#64 - (Chris Chambliss)

This week there is no legal section of the blog.
Now for the Opening Day memory:
The two things I most remember about first baseman Chris Chambliss are that he is the first player I physically met and talked to in a major league clubhouse about Opening Day and his walk off pennant winning home run against the Kansas City Royals in the 1976 playoffs that put the New York Yankees back in the World Series for the first time since 1964 when I was five. It was quite the big deal to me as you might imagine. Chris began his major league career with the Cleveland Indians in 1971 and was included in what with hindsight was a lopsided multi-player trade to the Yankees in 1974 which I remember fondly. Chris starred with the Yankees through 1979 where he was a World Champion twice in 1977 and 1978, an All Star in 1976 and a Gold Glove recipient in 1978. He was traded to the Atlanta Braves in 1980 and he played for them in the National League until 1986. He returned to the Yankees for one at bat in 1988 in which he struck out. He finished his career with a respectable .279 average, 185 home runs and 972 RBIs. After retiring, he became a hitting coach for the Yankees and others. Chris and Willie Randolph are the only two men to have worn Yankee uniforms for all of the 6 Yankees World Championships immediately before their last in 2009 (1977 and 1978 as players and 1996, 1998, 1999 and 2000 as coaches). Here are his Opening Day memories.

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#63 - (Bud Harrelson)

This week there is no legal section of the blog.
Now for the Opening Day memory:
Bud Harrelson was one of my favorite New York Mets players. He was a slick and steady fielding shortstop for the Mets from 1965-1977 and an important cog on the 1969 Miracle Mets World Championship team. He was a switch but light hitter with only 7 career home runs and a very distinctive batting stance from both sides of the plate where he choked what seemed like almost halfway up the bat. It was one of my favorite batting stances to imitate growing up. He also was Tom Seaver’s roommate. Bud won a gold glove in 1971 and was an All Star in 1970 and 1971. I can remember like it was yesterday the fight at second base Bud had with Pete Rose in the NLCS in 1973 after Pete slid into him while he was covering second. After the Met fans at Shea pelted Pete with debris and Sparky Anderson pulled the Cincinnati Reds off the field, Seaver, Rusty Staub, Cleon Jones and Willie Mays had to go to the bleachers to beg the fans to stop so the game could continue. They did, the game resumed and the Mets beat the mighty Reds (the beginning of the Big Red Machine era) in that game and upset them in the NLCS before losing to the Oakland A’s in the World Series. Bud (unfortunately for me) was traded to the Philadelphia Phillies before the 1978 season (where he played with Pete Rose and former teammate Tug McGraw) and he concluded his playing career with the Texas Rangers in 1980. Thereafter, Bud coached for the Mets including in their 1986 World Championship season and managed the Mets for parts of 1990 and 1991. He currently is a co-owner of the Long Island Ducks minor league franchise. I recently read and enjoyed his book entitled “Turning Two.” Here is his Opening Day memory–a short one.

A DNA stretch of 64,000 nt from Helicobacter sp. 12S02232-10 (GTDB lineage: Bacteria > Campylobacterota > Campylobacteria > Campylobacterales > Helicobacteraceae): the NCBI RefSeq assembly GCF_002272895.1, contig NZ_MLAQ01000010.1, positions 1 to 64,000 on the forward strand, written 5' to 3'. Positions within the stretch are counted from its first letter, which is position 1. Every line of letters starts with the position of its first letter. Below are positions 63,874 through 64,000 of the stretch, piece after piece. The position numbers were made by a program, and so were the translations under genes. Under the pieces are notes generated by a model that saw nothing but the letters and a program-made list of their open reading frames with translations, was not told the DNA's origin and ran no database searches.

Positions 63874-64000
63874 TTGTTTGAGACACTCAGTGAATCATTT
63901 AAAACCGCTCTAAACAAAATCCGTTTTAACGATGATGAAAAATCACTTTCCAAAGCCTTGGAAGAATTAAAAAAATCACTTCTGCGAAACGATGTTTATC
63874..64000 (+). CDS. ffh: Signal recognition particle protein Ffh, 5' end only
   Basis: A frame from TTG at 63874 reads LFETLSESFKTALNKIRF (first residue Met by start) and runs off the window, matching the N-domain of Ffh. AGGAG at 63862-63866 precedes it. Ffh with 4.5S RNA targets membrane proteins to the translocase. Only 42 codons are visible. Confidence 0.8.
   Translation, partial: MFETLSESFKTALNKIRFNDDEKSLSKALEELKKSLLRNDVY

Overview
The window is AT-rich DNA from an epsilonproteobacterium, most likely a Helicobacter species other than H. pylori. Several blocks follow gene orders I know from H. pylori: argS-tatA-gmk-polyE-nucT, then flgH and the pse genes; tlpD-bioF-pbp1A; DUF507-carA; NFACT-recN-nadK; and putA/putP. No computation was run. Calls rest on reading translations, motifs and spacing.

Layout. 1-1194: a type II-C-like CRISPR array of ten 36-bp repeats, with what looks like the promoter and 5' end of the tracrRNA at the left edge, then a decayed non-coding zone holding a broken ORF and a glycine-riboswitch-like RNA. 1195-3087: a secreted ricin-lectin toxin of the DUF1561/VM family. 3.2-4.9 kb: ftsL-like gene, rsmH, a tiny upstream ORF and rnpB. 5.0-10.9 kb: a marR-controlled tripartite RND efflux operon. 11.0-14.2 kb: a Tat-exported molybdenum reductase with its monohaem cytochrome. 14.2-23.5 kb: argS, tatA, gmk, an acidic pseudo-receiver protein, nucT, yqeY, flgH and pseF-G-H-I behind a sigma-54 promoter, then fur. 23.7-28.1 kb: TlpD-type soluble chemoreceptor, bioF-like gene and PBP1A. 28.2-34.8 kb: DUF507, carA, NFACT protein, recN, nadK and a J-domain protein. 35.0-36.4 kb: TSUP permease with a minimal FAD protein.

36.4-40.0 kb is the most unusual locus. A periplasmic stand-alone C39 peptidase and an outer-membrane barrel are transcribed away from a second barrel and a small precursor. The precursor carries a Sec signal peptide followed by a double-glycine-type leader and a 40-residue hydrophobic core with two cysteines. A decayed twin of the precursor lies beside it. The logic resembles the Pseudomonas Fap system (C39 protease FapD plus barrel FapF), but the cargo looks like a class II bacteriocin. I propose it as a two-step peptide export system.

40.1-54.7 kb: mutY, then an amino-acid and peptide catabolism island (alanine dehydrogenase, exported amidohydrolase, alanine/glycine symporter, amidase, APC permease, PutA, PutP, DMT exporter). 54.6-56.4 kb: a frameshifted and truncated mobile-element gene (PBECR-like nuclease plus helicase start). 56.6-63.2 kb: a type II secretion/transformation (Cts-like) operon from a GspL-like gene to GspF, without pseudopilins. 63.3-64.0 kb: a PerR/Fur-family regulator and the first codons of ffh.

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#62 - (Brett Butler)

This week there is no legal section of the blog.
Now for the Opening Day memory:
Brett Butler was arguably one of the game’s best lead off hitters in the 1980′s and 1990′s. He was well travelled in his 17 year career, playing for the Atlanta Braves, Cleveland Indians, San Francisco Giants, Los Angeles Dodgers, New York Mets and the Dodgers again where he concluded his career. He made the All Star team in his first year with the Dodgers in 1991. He finished his career with a very respectable .290 average, 2375 hits and 558 stolen bases. He was an outspoken critic of the replacement players who the owners brought in during the 1994-1995 labor stoppage. Since retirement, he has managed and coached. Here is his Opening Day memory.

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